What's new with . . .
The Chesapeake Bay Program's Land, Growth and Steward-
ship effort works to identify Baywide land use and growth
issues and to forge alliances with other organizations working to
preserve the health of the Bay system, including its natural
landscapes. The Bay Program effort keys on three areas: sound
land management decisions, the impacts of existing growth, and
public and private actions to reduce the impact of growth on the
Bay system. In 1996, the Bay Program adopted the Priorities
for Action for Land, Growth and Stewardship in the Chesapeake
Bay Region as a way to address population growth and land
development. The goal is to encourage sustainable development
patterns that integrate economic health, resource protection and
community participation. The Priorities for Action represent the
first step in meeting this challenge in a manner that is sensitive
to local issues and autonomy and that emphasizes the desire to
help communities in the Bay region help themselves. In 1999,
the Bay Program continued to develop its crosscutting program
to promote sustainable development in the Bay region. The
following highlights touch on some of those efforts.
Workshops Help Local Communities
Grow Responsibly
As part of the effort to encourage livable communities, the
Bay Program continues to sponsor workshops for local officials
that highlight effective ways to reduce the impacts of growth.
One series of workshops—the Better Site Design and Watershed
Planning Workshops—focuses on teaching municipal officials
how to prepare small watershed plans and how to implement
innovative land development principles, such as green parking
lots, stream buffers, cluster development, narrow streets and
pollution prevention programs. The workshops also help local
officials identify ways to change existing codes and ordinances
to reduce impervious cover, conserve natural areas and reduce
storm water runoff. Participants get hands-on experience using
real-world site plans. For example, officials from Frederick
County, Maryland, participated in one of the first workshops.
They are working to implement innovative practices by review-
ing their local codes and ordinances to allow for better develop-
ment patterns. The Bay Program is expanding this program to
include a "train the trainers" program designed to instruct local
planners to train others to review local codes and ordinances. A
similar training program is under way in Pennsylvania through
the Growing Greener initiative. Growing Greener focuses on
how communities can conserve open space and natural
resources while accommodating some growth. For more infor-
mation on the Bay Program workshops or on Growing Greener,
call 1-800-YOUR-BAY, ext 847.
Bay Program Issues New Report
on Growth and Development
As part of its effort to inform and educate
the public and specific stakeholder groups on
the role they can play in improving the health
of the Bay and its rivers, the Bay Program
continued to develop a broad range of
Environmental Indicators throughout 1999. Environmental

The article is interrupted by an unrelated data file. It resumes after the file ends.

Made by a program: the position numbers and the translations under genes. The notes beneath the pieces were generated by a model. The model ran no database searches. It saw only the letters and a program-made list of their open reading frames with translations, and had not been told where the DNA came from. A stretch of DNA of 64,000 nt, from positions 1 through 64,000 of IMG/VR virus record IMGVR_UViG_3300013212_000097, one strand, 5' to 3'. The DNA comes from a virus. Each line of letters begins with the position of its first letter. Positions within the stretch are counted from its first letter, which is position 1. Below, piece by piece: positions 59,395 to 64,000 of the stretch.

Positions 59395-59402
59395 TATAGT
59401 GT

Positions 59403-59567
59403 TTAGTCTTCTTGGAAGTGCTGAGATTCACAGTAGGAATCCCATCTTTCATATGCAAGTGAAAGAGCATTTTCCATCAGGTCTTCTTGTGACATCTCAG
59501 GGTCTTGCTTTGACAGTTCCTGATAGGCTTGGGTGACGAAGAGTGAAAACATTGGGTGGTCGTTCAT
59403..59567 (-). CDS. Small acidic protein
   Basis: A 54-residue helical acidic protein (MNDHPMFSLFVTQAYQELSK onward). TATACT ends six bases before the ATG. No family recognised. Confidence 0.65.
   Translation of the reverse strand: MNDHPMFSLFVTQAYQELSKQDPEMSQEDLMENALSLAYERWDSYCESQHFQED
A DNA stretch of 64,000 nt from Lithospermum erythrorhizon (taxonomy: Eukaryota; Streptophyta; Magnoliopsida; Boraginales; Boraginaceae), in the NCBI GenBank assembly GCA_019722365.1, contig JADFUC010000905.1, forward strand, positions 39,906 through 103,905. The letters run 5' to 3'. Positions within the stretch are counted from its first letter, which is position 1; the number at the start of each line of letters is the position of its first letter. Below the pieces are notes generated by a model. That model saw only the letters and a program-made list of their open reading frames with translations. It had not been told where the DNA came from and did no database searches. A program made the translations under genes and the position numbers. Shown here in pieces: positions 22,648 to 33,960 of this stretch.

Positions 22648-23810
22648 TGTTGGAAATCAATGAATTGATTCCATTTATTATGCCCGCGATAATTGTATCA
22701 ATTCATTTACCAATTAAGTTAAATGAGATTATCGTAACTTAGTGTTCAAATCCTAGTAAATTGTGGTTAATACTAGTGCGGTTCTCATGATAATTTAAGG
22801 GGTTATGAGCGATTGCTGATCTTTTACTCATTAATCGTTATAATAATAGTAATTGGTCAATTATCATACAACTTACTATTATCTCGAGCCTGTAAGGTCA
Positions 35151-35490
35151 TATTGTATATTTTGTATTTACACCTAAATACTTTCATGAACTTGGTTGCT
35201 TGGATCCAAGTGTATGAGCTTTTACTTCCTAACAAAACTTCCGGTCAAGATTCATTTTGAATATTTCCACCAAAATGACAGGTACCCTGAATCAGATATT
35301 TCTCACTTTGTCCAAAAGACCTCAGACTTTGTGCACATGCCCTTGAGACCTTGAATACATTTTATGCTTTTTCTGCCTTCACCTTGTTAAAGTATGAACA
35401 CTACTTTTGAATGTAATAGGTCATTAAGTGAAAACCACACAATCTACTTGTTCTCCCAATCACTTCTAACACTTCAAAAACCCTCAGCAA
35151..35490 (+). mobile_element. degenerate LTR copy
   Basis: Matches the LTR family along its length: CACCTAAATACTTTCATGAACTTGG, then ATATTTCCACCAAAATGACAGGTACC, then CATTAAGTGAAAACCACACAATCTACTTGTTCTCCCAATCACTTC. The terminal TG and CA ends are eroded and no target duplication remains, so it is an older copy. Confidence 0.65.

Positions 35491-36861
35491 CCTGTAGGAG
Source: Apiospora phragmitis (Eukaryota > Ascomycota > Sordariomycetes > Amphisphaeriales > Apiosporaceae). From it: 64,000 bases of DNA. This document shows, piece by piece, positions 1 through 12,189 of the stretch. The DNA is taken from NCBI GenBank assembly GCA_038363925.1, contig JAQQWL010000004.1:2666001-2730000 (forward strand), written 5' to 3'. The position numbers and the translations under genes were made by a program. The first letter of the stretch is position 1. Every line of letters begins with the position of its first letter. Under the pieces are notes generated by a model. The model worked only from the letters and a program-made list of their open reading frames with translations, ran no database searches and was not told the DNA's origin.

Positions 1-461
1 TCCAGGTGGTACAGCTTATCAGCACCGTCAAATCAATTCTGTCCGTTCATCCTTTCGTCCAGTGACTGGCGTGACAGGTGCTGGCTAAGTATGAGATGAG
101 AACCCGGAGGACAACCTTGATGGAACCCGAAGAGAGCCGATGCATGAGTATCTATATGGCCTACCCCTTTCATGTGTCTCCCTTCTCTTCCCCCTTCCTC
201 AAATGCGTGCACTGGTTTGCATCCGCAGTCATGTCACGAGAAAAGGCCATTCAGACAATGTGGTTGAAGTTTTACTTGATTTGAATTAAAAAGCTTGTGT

Indicators use the most recent data and information to illustrate
the status and trends for a variety of issues from water quality
to human impacts on the Bay system. In June 1999, the Bay
Program issued a new publication featuring Environmental
Indicators and interpretive text related to population and growth
issues in the Bay region. For a free copy of Chesapeake Bay
Watershed: Its Land and People, go to the Bay Program website
at www.chesapeakebay.net and click on publications or call
1-800-YOUR BAY.
Stay Tuned
•	A handbook for local communities illustrating techniques for
designing environmentally friendly residential, commercial
and industrial sites will be available through the Bay Pro-
gram in 2000. The techniques focus on reducing the impact
of development on existing natural features and comparing
conventional site design to environmentally friendly site
•	The updated Chesapeake Bay Public Access Guide will be
available in 2000. This popular map highlights specific
locations in the Bay region where the public can access
waters of the Bay and its tributaries from boat ramps, parks,
fishing piers, hiking trails and recreational areas.
•	The Chesapeake Bay Area Public Access Technical Assis-
tance Report is being revised and reprinted. This report,
designed for local governments, provides technical guidance
on the acquisition and development of public access sites.
•	A literature synthesis on the environmental and economic
effects and costs of septic systems is being conducted by the
Bay Program. The purpose of the study is to identify the
hidden costs of septic systems and the relationship between
growth patterns and septic systems.
•	In addition to its other web-based activities, the Bay Program
sponsored the development of a web-based database that
offers references on alternative development practices. It
includes nutrient removal information, economic and cost
considerations, model ordinances or case studies, and other
social and environmental considerations. The site provides
summaries of each reference, plus information on how to
obtain copies. The database will be available in early 2000.
For more information on Land, Growth and Stewardship, go to
www.chesapeakebay. net/landscape, htm
on the Bay Program website, n,,